Housing affordability getting worse
Housing is unaffordable in all eight of New Zealand's major markets, an international survey shows.
High median house prices have been upwardly skewed by recently imposed mortgage lending restrictions and low mortgage interest rates, an economist says.
The 10th annual Demographia International Housing Affordability Survey classified Auckland, Christchurch, Tauranga-Western Bay of Plenty, Wellington and Dunedin as "severely unaffordable".
Palmerston North, Napier-Hastings and Hamilton-Waikato were "seriously unaffordable", the survey said.
The survey uses a median multiple to determine the affordability rating of houses in 360 metropolitan markets in nine countries. The median multiple is calculated by dividing a region's median house price by the median income.
Regions with house prices more than three times the median regional income are deemed unaffordable.
Overall, New Zealand had a median multiple of 5.5, up from 5.3 last year.
Auckland was New Zealand's least affordable market, with a median multiple of 8, up from 6.7 last year.
Christchurch survey author Hugh Pavletich said that year after year there was debate by economists over the accuracy of the income figures used in the survey.
"In the meantime they're missing the main point," he said.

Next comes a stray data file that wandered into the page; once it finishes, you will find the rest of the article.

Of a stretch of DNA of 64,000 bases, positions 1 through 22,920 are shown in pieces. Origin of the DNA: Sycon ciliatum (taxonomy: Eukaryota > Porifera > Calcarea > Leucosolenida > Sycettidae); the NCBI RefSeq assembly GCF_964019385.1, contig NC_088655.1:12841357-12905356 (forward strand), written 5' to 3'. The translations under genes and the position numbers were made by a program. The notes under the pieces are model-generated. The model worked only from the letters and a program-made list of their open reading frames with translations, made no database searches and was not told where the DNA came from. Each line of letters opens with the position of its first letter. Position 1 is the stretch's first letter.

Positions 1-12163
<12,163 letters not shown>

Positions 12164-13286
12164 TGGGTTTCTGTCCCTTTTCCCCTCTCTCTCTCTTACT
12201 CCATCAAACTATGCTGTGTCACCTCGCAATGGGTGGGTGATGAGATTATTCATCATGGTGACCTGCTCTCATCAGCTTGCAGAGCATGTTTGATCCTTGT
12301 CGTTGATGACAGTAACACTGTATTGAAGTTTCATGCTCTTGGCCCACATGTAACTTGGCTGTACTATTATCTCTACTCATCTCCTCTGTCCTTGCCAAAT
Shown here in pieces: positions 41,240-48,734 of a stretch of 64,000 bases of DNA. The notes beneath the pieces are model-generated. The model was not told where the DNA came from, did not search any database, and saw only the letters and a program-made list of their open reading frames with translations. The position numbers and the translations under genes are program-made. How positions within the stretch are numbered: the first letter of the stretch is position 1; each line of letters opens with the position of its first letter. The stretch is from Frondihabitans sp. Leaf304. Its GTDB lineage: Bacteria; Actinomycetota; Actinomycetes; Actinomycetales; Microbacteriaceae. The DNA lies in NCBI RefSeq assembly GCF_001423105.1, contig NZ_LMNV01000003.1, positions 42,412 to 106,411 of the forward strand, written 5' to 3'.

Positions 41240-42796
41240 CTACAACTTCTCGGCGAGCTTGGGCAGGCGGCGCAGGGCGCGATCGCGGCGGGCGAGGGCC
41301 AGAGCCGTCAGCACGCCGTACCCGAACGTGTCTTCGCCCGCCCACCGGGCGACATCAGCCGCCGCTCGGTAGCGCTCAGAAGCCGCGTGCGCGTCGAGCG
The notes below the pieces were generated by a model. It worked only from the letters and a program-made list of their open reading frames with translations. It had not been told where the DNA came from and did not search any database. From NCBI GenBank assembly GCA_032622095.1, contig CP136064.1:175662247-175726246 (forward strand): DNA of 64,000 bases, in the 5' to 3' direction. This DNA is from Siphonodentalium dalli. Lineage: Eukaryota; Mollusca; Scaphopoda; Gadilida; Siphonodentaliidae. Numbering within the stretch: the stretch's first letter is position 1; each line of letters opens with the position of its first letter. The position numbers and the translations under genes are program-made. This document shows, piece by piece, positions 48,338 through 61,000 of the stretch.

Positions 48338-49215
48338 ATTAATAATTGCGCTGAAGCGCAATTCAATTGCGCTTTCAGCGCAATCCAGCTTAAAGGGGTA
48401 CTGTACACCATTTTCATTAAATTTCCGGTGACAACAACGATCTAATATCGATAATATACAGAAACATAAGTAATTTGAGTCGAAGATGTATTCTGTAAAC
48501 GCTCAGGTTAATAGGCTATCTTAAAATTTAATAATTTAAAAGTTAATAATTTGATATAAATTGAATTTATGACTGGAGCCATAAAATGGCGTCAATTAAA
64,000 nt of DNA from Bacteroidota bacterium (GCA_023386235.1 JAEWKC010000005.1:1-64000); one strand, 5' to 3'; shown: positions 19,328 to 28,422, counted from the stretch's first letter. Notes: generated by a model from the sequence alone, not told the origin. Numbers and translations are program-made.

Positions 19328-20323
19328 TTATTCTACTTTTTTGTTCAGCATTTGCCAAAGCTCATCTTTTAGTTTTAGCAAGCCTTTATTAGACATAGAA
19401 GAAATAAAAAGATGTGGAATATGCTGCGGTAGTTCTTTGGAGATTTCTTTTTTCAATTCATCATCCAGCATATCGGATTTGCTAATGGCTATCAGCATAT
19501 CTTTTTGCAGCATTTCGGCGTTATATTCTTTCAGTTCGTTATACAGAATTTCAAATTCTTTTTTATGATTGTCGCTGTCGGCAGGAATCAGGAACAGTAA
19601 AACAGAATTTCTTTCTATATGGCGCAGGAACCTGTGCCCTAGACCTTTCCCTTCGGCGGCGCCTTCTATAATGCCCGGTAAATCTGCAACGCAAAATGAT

"All the quibbling over income figures by economists and others is not going to make New Zealand housing affordable."
The input income figures used in the survey were sourced from 2013 census data, while the house price figures came from the Real Estate Institute of New Zealand, he said.
Pavletich said there were probably towns in New Zealand not included in the survey that had more affordable housing.
Housing in major cities was unaffordable, he said.
ANZ senior economist Mark Smith said New Zealand house prices were "undeniably" high in relation to income.
However, loan-to-value ratio (LVR) restrictions and low mortgage interest rates had upwardly skewed median house prices in New Zealand, he said.
The bottom end of the housing market had "slowed sharply" since the Reserve Bank imposed LVR restrictions on lending last October, he said.
Floating mortgage interest rates, which were closely linked to the Reserve Bank's official cash rate, were relatively low compared with historical levels.
However, it was no secret the Reserve Bank was likely to start increasing the official cash rate from 2.5 per cent in March, he said.
When interest rates went up, house prices were likely to fall, he said. "That's what the bank would hope to see."
How long it would take before New Zealand's over-heated housing market started to cool was the big question.
The Reserve Bank wanted to see house prices drop gradually as it was not in the economy's best interests for prices to crash, Smith said.
Pavletich said that to fix the affordability problem, New Zealand needed to open up land supply and finance infrastructure appropriately so more affordable houses could be built on the fringes of the major markets.
New Zealand was, in political terms, the world leader in progressing these issues, he said.
The Government had taken appropriate steps to set up accords with major councils around the country to deal with housing issues.
The affordability of New Zealand housing depended on the effectiveness of the accords, Pavletich said.
"It simply can't happen soon enough," he said.